ISLAMABAD: Prime Minister Imran Khan has said that Pakistan cannot be held “responsible” for the actions of the Taliban in the aftermath of US and its allies’ ongoing withdrawal from Afghanistan, adding that his government is not a spokesperson for the militant group.
“What the Taliban are doing or aren’t doing has nothing to do with us. We are not responsible, neither are we spokespersons for the Taliban,” he said in comments to Afghan media representatives that were aired on Thursday.
The premier’s remarks come a day after US journalist Judy Woodruff, during an interview, asked him about Pakistan alleged military, intelligence and financial support to the Afghan Taliban.
He made it clear that everybody in Pakistan wanted peace in Afghanistan because peace in the war-torn country was a pre-requisite for our economic strategies to succeed.
“If the civil war goes on between the Taliban and the Afghan government, it will certainly spill over into Pakistan. Already we have millions of refugees in Pakistan. And we cannot afford to host more refugees in our country.”
PM Imran today distanced Islamabad from the happenings in Kabul, saying: “All we want is peace in Afghanistan.”
He said that the Afghans had a choice to make: to either pursue the US-backed military solution or to pursue a political settlement where there is an inclusive government. “[The latter] is the only solution,” he said.
“There are three million Afghan refugees in Pakistan, almost all of them are Pashtuns and most will have sympathies with the Taliban. How is Pakistan supposed to check who is going over there to fight when we have about 30,000 people crossing into Afghanistan everyday. How is Pakistan going to check that?”
“We have three million refugees in Pakistan […] how can Pakistan be held responsible? There are refugee camps with 100,000 and 500,000 people.”
He said it was not possible for Pakistan to sift through the refugee camps to find out who was pro-Taliban and who was not, adding that until recently there was no physical border between the two countries.
“The Durand Line was imaginary,” he said, referring to the 2640-kilometre-long border between Afghanistan and Pakistan. He said that Pakistan has completed 90 per cent of the border fencing.
“We are trying our best, but it is not possible to hold Pakistan responsible when you have over three million refugees here.”
He said that it was not in Pakistan’s interest to have civil war break out in Afghanistan. “What interest could Pakistan have in backing someone to take over Afghanistan?”
What is clear is that no one party will be able to take over Afghanistan, he said.
PM Imran said that in the 90s Pakistan had pursued the policy of ‘strategic depth’ as it was wary of Indian influence in Afghanistan.
“In those days we did try to have favourites. Now, and especially in my government, we believe that Afghanistan can never be controlled from the outside.”
So Pakistan will have good relations with whoever the Afghans choose, he said.
He said that recent statements from Afghan leaders blaming Pakistan for Afghan crisis is unfortunate because it was Pakistan which strived hard to convince Taliban first for talks with United States and then with Afghan government.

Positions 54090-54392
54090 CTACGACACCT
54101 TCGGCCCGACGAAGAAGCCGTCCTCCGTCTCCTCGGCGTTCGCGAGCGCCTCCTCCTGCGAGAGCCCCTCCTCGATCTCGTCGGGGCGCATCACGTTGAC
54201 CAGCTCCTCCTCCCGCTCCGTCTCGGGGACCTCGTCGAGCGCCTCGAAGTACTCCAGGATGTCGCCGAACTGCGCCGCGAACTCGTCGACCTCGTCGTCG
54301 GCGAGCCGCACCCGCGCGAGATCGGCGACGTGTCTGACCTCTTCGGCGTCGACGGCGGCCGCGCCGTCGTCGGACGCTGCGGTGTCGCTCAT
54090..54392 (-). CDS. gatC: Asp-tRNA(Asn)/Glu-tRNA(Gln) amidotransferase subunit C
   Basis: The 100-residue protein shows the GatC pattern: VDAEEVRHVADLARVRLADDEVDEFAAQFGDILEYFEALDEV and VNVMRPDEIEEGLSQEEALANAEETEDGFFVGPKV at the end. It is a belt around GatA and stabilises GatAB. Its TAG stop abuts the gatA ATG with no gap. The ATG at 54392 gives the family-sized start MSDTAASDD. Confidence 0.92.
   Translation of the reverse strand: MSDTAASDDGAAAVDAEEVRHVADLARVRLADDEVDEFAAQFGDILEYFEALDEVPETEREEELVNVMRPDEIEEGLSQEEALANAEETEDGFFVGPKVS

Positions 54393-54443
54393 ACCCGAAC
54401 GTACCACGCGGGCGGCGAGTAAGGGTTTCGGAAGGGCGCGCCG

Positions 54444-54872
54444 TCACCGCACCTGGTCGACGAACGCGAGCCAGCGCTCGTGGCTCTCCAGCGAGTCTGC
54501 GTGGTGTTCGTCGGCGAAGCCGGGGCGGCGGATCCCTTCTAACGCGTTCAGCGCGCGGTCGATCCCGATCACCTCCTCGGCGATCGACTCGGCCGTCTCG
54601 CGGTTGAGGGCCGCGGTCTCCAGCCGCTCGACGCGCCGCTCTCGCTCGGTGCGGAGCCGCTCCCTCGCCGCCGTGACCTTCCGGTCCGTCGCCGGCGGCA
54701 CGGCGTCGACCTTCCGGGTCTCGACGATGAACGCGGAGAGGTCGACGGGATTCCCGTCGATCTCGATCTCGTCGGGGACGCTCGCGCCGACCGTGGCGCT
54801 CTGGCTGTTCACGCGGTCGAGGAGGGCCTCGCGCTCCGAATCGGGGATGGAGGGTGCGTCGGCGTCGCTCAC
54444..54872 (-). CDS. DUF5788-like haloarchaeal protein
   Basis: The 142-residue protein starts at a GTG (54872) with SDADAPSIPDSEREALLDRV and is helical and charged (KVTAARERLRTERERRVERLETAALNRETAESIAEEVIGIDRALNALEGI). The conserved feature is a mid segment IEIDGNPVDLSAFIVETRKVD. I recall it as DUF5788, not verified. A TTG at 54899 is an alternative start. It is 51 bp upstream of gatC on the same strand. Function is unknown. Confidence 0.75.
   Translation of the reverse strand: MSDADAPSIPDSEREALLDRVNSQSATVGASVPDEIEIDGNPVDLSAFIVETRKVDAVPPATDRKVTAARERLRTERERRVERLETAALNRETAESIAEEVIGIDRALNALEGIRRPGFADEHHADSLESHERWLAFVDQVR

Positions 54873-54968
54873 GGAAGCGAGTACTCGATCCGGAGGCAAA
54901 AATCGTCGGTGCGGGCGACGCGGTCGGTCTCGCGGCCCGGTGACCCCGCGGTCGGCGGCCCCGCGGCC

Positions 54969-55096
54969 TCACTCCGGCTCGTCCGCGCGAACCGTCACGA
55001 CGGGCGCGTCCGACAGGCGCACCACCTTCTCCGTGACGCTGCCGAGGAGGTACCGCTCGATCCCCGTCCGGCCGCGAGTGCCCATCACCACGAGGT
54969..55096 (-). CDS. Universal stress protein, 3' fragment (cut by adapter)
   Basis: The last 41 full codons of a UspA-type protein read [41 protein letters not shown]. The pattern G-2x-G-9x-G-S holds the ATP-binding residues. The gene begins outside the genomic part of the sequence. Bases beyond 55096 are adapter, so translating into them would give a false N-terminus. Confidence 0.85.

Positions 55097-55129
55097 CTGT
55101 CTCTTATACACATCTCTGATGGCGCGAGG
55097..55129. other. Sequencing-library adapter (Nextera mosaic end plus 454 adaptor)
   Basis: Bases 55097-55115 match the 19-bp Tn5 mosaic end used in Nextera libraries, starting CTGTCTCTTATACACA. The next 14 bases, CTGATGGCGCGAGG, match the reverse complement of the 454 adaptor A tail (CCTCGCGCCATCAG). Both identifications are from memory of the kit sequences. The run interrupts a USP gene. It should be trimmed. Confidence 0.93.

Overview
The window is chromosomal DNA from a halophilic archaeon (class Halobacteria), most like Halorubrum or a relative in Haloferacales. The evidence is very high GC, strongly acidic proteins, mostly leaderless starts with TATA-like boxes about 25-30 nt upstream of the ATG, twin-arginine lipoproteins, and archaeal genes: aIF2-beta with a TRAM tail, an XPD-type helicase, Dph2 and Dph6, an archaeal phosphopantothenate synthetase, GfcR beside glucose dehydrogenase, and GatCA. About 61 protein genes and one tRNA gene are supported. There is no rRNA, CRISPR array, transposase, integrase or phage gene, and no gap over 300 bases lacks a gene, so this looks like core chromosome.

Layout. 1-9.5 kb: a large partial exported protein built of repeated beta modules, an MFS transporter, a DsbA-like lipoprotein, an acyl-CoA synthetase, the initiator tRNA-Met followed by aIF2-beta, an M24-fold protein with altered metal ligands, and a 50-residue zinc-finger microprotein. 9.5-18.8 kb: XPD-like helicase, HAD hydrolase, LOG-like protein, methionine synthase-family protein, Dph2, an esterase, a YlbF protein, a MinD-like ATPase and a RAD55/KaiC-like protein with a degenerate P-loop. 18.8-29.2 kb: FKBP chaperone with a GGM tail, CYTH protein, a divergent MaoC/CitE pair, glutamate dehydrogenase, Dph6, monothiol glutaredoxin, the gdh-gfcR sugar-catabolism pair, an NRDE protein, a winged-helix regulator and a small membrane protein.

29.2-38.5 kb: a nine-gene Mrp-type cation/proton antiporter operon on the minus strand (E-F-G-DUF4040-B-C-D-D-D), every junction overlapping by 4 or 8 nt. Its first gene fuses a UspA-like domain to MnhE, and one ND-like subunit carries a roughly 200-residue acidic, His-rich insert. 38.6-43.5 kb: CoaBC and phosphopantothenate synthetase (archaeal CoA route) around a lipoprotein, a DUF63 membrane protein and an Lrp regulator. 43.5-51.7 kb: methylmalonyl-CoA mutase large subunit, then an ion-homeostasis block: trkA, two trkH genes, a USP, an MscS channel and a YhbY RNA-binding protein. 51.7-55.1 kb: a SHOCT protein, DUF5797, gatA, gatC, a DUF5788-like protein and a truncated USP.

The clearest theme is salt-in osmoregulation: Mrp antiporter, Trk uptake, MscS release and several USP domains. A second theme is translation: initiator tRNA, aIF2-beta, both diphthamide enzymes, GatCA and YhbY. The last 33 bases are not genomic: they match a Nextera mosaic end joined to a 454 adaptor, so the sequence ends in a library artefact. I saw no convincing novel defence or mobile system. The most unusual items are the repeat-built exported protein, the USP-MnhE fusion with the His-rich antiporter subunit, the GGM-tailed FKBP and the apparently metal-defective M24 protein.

Mr. Khan dispelled the impression that the government in Pakistan was controlled by the military, said this was the impression that India had created about Pakistan.
The Prime Minister said unfortunately there was a misconception in Afghanistan, which was based on Indian propaganda, that Pakistan was controlled by military institutions.
He categorically stated, “Pakistan Army fully supports the government. The army has stood by each and every foreign policy step I have taken so far.”
The prime minister made it clear that what decisions he had taken in the domain of foreign policy so far were part of his party’s (Pakistan Tehreek-i-Insaf) 25-year-old manifesto, and were not dictated by the military ‘establishment’.
Criticising the American policy in Afghanistan, PM Imran said that the country ought to have held negotiations with the Taliban when they had their troops stationed in Afghanistan. “Now how can they (the Americans) talk to them from the position of strength when only few thousands of their soldiers are left in Afghanistan?” he questioned.
The prime minister referring to the Kashmir dispute said that first India had denied the right of self-determination to the Kashmiris by not implementing the UN resolutions, and the last nail it hammered into the coffin was on August 5, 2019 it robbed Kashmir of the special status it had granted to it under Article-370 of its constitution.
He told the Afghan journalists that Hindu fanatics were committing human rights violations in India under Prime Minister Narendra Modi’s nose at will.
He said that Pakistan has always desired for peace with India, but it was India which did not want peace because it was at present under the influence of RSS ideology.
Commenting on the recent incident involving the Afghan ambassador’s daughter in Islamabad, the premier said that authorities had charted out the exact path taken by Silsila Alikhil. He said that taxi drivers were traced and interrogated.
“Unfortunately, what the ambassador’s daughter is saying and what the cameras show do not add up. She says she was put in a taxi, taken away and beaten up. But there is a picture of that taxi and she is sitting there and she is fine.”
He said that the police had pulled all the records and there was a “discrepancy”. He said that since the ambassador’s daughter had gone back to Afghanistan there was no way to confirm what had happened. He said that the probe team from Afghanistan would be handed over all the information so that they could question the daughter when they go back.